I need to create about a 9-level deep SLIPPY map of the world from OSM data (for offline use). So I cannot use the MapQuest, CloudMade, etc. servers). The projection must be EPSG4326 (LL84) which is another reason I cannot use them. The viewer is Leaflet which I have working fine with EPSG4326 tiles (currently I am diced the NASA Blue Marble to 9 levels).

I like the look of the mapquest tiles the best: http://otile{s}.mqcdn.com/tiles/1.0.0/osm/{z}/{x}/{y}.jpg

but I could deal with others. The main reason I like MapQuest is the worldwide english labeling (with foreign subtitles) and the look of the topographic terrain (useful in regions with no roads).

Tools that I have at my disposal include FME Professional (my favorite), QGIS, PostGIS 2.0, and GDAL. I am working on a large Windows 7SP1 box.

I cannot use cloud services like like mentioned in the following article at OSM.org:


  • See Switch2Osm.org for more information on serving your own tiles.
  • Tiledrawer is a free, quick-start, out-of-the-box renderer and server using the standard OSM toolchain for Amazon EC2, other virtual servers, and fresh installs of Ubuntu on any hardware.

3 Answers 3


I would suggest you to use mapnik (uses style XML) to pre-render map tiles from osm data stored in postreSQL(postgis) using gdal and these rendered tiles can be accessed using openlayers.

If you need details I can help you out to configure all :)

  • Delivery will be to leaflet, not openlayers, but yes. That is one path I am considering. I have seen some outlines of the Mapnik (postgresql/postgis) process at switch2osm.org/serving-tiles/manually-building-a-tile-server but that is for Linux, and we are a windows shop. I am also guessing that we should reserve a large block of developer time, since I have gut feeling that each zoom level has to have a filtered level of detail (from the OSM XML data).
    – Dr.YSG
    Oct 4, 2013 at 15:11
  • Leaflet and openlayers both are client side libraries that's not an issue so you can any of them. Secondly I have successfully configured above required softwares on both windows and Linux.just let me know how can I help you. Oct 5, 2013 at 8:28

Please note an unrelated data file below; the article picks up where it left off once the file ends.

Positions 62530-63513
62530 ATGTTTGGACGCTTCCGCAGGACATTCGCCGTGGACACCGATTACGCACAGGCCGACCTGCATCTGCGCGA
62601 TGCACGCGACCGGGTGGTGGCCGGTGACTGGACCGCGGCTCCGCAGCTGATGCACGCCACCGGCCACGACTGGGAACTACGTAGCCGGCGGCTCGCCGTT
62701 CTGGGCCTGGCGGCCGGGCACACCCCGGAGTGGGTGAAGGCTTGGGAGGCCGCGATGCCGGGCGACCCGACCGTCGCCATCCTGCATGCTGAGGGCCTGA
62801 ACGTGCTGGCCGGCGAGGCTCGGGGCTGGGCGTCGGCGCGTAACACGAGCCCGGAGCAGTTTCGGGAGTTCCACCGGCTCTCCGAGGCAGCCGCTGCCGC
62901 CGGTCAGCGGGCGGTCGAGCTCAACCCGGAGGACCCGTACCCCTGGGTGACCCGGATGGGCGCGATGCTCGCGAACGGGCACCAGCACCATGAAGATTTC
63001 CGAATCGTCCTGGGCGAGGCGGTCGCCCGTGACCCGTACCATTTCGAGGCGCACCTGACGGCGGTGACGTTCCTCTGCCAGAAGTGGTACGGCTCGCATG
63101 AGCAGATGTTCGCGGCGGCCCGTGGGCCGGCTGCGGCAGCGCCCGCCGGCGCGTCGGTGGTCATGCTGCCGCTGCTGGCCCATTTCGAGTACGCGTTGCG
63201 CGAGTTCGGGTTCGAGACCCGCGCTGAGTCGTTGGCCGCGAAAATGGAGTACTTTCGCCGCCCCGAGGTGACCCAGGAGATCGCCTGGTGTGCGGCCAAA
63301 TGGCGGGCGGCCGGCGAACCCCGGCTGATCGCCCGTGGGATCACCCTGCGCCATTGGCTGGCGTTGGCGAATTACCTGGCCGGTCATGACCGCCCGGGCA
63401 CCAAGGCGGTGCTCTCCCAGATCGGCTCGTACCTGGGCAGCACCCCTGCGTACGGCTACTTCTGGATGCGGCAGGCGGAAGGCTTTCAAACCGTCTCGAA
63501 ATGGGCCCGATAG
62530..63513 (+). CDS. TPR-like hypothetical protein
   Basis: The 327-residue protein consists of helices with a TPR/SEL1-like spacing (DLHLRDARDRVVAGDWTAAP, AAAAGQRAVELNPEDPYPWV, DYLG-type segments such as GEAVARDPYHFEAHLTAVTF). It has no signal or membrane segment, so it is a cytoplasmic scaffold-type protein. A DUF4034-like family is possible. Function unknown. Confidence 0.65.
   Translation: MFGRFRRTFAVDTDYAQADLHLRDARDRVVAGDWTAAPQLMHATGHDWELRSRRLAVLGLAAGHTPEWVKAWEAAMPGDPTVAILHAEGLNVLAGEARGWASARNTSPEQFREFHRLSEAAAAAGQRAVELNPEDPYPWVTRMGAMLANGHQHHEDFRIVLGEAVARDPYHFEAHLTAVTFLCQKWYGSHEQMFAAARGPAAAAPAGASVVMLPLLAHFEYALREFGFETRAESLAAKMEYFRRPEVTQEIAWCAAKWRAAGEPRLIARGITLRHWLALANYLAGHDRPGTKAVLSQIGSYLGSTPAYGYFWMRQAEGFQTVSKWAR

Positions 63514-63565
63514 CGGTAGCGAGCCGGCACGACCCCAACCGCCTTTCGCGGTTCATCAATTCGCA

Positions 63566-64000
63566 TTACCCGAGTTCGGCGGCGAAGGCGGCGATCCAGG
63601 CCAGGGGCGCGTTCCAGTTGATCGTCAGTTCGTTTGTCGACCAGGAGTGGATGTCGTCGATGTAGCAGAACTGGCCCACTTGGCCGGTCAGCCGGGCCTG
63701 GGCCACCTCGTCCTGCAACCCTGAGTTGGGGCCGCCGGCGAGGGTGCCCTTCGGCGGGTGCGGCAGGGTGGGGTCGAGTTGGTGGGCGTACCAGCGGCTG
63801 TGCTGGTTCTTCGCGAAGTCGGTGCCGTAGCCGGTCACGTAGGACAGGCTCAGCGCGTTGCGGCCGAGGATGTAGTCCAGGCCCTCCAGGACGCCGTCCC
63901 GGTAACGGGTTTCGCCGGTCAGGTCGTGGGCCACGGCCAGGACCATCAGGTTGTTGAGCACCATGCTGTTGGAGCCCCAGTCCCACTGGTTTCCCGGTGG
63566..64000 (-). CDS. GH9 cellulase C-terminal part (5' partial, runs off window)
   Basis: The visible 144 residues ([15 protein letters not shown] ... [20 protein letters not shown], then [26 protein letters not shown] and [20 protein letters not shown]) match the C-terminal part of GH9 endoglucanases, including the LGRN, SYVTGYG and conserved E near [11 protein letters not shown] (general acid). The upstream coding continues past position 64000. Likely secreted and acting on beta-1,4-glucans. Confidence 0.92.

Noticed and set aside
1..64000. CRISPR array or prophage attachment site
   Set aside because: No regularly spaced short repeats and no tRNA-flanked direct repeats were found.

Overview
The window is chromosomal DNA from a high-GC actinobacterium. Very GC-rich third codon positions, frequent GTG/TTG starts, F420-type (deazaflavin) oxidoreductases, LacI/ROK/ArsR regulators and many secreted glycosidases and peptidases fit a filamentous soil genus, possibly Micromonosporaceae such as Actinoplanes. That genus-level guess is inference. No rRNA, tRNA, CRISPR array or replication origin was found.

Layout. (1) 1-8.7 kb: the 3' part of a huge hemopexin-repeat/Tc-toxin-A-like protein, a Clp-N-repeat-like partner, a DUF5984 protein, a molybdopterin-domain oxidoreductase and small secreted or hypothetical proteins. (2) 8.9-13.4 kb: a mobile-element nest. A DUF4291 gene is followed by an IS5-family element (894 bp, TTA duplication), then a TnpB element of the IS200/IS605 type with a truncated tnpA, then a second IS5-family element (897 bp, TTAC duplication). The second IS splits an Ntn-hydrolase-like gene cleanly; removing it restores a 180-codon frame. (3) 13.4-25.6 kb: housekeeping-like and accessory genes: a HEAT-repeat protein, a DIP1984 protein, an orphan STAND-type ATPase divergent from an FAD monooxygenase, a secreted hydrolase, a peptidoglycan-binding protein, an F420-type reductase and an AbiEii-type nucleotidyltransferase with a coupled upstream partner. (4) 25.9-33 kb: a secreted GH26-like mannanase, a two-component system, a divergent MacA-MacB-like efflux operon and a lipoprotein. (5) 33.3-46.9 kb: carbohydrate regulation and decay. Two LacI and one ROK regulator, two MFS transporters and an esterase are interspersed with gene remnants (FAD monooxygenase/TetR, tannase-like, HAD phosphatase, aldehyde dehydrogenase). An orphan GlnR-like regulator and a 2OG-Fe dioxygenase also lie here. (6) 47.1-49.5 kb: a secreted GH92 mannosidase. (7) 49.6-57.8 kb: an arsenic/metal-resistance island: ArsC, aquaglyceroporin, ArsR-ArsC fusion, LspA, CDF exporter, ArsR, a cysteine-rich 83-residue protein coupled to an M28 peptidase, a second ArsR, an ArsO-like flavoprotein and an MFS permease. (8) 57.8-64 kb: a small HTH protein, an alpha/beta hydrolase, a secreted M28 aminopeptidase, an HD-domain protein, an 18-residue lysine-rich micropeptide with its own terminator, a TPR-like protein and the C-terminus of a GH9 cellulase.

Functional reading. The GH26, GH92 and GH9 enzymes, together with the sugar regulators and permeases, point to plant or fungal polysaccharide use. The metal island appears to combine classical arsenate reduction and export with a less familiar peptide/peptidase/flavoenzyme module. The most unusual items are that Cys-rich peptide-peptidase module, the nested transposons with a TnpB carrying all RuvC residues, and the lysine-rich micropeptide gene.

• Do you want me to send you instructions or you wanna have skype con if you like? Oct 6, 2013 at 12:50
  • We cannot sub-contract this work, so I cannot offer $, but if you know of a blog or article that outlines the process of designing the styles with mapnik for each level, and tips about dealing with dicing the larger zoom levels, that would be the best.
    – Dr.YSG
    Oct 6, 2013 at 15:56
  • Corporate firewalls keep us from Skype, but I can take email or pointers to blogs, etc.
    – Dr.YSG
    Oct 7, 2013 at 16:24

All I was looking for was a pointer to some tutorials. Not someone looking for contract work.

I found a couple of very good sites:

First: Boston GIS has a 3 part series on this, a little dated, but they provide updates in the comments:


Also: there is a lot at the MapNik site itself:


They also have tutorials:



Just till 9, right? Use Maperitive : http://maperitive.net

Lazy caching:

  1. Clear out the current map by hitting Ctrl+N, and add Tools > Add Web Map > MapQuest Open Aerial (I'm guessing that's the one you want)
  2. Browse through all the places you want tiles of, at the zoom levels you want.
  3. Type zoom 2,zoom 3 etc in the command line to be sure you're at the right level.
  4. Once the tour is done, go to the Maperitive folder > Cache > WebTiles >...
  5. You'll see folders 1,2,3 etc. That's your tiles. You've downloaded them! (without scraping.. yay!) Copy it all over to your tiles folder.
  6. Webpage: Grab a basic leaflet example if you don't have one yet.. save the .js and .css to your folder and change their paths so this thing is offline
  7. Change the map tiles URL to a local one, pointing to your tiles. Like: tiles/{z}/{x}/{y}.png (cross-check the file extension)

There is an automated way of doing this, but I would strictly advise against it. Anyways, the manual browsing is a much more passive, benign way, and you'll only be making use of data that Mapquest has already sent forth.. no repetition of the same download actions, no extra load on their servers. Plus, several regions, like the middle of the ocean, don't require zooming even till 9. By not browsing there in Maperitive, you avoid downloading those unnecessary tiles, and still get the required detail at the locations you want. You want it till level 9 zoom, right? Should be done in an hour or so.

Tip: to automate the manual browsing, get Autohotkey or similar keystroke automation tool and just set it to press the left key every half second or so some n number of times. The servers don't mind us taking our own sweet time to download the tiles at just a few tiles every few seconds like normal users do.. their problem is with the high-intensity scraping so let's work around that.

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